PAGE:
Put another, shorter way: I can get along well with Wiccans in part because they are perfectly content for me to be a Christian, and, their eternal destiny aside, I don't have a problem with them being Wiccans. Atheists, on the other hand, can never be content until theism is eliminated from the planet. I know this, and I regard them as actively threatening and hostile combatants in the world of ideas. And, of course, the reasons I gave in my previous comment also apply.

    I hope I don't sound confusing on this. Every comment you make is making me go, "And that's another thing!" :)

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  8. Two, somewhat off-topic questions:
    1) Why are Jehovah’s Witnesses going to Hell? They are a branch of Christianity, so what makes their version of Christianity worse than yours? (Sorry if that sounded harsh…I wasn’t sure how to word the question any other way.)
    2) You mentioned a “Lake of Fire” a couple of times in recent comments. Does the Bible actually describe Hell as a “Lake of Fire”? My friend Steve was telling me that the Bible itself doesn’t really mention Hell all that much and the majority that is thought of in regards to Hell come from Milton and Dante. I’m no expert and since you have read the Bible multiple times, I figured you would know.

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  9. Pressed for time, so I'll have to be brief.

    Interestingly, no JW would ever admit that I am a Christian.

    No, JWs are not Christians, Dave, not by any fair reading of Scripture. They are Arians, Arianism being a heresy that goes back to the fourth century. Christianity revolves around the person and work of Christ and what one believes about Him. If you don't believe who He clearly and repeatedly said He was, you are not a Christian. He said this Himself: "If you believe not that I am He, you will die in your sins." He made multiple, clear claims to being God incarnate, the creator of every created thing. JWs hold that He is part of creation, the first being that was created, that is, He is not divine. This is a gross error, so much so that since they could not find any manuscripts that actually said any such thing, they got an amateur linguist to do their own translation so that they could at least look, to the unlearned, like they have a leg to stand on.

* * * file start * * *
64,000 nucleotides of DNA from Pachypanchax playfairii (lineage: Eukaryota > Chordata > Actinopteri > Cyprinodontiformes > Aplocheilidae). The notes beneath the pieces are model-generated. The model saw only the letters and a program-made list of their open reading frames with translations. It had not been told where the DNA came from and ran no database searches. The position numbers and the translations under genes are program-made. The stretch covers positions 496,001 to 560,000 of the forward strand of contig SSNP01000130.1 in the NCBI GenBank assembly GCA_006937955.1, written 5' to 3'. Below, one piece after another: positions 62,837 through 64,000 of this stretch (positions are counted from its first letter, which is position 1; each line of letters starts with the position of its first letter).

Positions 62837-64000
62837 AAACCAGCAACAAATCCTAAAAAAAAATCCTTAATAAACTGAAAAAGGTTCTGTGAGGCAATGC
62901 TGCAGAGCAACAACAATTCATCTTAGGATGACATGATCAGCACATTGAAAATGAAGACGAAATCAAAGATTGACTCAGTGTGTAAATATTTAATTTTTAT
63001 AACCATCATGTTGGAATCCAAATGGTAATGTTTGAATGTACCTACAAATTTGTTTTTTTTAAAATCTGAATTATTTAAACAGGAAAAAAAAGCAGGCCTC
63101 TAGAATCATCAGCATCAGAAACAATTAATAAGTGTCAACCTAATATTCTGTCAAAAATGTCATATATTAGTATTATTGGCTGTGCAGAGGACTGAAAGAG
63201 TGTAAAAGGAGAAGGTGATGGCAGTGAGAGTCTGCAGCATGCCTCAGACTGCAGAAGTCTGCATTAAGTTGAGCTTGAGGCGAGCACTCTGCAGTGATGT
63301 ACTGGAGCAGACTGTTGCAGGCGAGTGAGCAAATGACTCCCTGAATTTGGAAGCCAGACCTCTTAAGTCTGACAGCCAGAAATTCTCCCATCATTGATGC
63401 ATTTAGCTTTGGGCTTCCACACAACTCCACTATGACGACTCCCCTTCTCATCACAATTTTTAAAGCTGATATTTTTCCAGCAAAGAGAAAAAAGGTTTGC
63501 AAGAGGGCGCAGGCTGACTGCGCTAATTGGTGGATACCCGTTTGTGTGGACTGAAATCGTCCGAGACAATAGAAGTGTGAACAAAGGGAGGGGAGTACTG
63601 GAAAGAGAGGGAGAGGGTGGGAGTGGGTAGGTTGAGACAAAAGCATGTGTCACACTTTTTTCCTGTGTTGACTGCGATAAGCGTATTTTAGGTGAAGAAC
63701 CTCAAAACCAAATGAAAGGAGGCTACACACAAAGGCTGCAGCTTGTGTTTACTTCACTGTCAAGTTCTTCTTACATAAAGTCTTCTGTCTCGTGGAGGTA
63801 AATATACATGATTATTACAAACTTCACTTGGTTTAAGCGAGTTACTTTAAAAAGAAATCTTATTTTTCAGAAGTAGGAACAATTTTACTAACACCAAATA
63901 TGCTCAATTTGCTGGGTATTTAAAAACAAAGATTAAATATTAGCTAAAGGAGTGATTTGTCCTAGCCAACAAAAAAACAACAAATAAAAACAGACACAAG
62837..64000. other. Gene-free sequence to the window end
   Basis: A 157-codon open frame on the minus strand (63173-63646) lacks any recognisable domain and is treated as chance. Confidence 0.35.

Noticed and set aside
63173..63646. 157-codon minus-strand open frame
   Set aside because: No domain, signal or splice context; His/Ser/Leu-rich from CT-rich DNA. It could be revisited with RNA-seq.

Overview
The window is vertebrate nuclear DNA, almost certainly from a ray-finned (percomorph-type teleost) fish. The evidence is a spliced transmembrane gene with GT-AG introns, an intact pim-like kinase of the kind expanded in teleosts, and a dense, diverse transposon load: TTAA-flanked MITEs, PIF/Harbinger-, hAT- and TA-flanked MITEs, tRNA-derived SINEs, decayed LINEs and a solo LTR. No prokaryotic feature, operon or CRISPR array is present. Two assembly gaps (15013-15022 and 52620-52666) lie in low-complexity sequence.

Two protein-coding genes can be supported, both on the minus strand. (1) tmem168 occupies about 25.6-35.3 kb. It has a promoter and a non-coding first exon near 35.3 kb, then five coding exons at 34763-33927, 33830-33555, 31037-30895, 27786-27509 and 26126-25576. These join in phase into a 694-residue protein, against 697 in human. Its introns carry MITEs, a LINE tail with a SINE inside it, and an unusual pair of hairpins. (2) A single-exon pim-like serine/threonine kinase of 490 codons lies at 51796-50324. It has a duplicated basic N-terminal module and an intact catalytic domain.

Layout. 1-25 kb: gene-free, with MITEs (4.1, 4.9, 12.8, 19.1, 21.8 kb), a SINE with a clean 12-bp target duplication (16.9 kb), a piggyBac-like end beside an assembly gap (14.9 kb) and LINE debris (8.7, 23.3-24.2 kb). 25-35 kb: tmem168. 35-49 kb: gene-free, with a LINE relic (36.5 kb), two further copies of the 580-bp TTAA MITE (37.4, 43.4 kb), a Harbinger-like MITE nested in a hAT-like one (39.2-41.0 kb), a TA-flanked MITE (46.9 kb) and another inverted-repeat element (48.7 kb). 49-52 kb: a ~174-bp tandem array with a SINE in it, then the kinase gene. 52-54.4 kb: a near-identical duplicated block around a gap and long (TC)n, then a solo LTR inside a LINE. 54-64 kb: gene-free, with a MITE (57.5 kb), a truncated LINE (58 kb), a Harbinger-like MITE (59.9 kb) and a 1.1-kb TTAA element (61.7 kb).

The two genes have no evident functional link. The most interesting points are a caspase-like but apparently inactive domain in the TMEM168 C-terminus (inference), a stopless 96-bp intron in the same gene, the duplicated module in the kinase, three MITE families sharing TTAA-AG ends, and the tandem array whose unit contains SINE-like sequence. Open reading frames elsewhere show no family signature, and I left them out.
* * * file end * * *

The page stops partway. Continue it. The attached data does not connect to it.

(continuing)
The JWs (Mormons, too) are an interesting case in that they really were founded as a means of making money hand over fist for the founder, Charles Taze Russell (or Joseph Smith in the case of the Mormons). This is not really possible to dispute historically; if you're interested in the details, you can find them in Walter Martin's The King of the Cults. But bottom line: no, they are not Christians, they are just one of many pseudo-Christian cults. The differences are not merely tertiary issues, like mode and timing of baptism, or the nature of proper church government, such differences ordinarily being what makes for different denominations, such as Presbyterians and Baptists, the differences go to the very core of who Christ is.

    Hell not mentioned all that much in the Bible? I beg to differ with the esteemed Otter (I presume that is who you mean). Try clicking on this link for the results of a simple search through the Bible for "Hell" and see what you think. There are other ways of referring to it as well, such as (obviously) "lake of fire."

    You will find multiple references to the "lake of fire" in Revelation chapter 20, for example, And if anyone’s name was not found written in the book of life, he was thrown into the lake of fire. I prefer to say "lake of fire" because it's pretty clear. "Hell" is an English translation of the Greek word, that is, "hades"="Hel," or in modern English, "Hell," not that the Greeks meant the same thing as the New Testament writers, but that is where the word came from. It's not that it's a bad word, it's just that it doesn't quite make the situation as clear as "lake of fire" does.

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  10. Bother. That should have been The KingDOM of the Cults...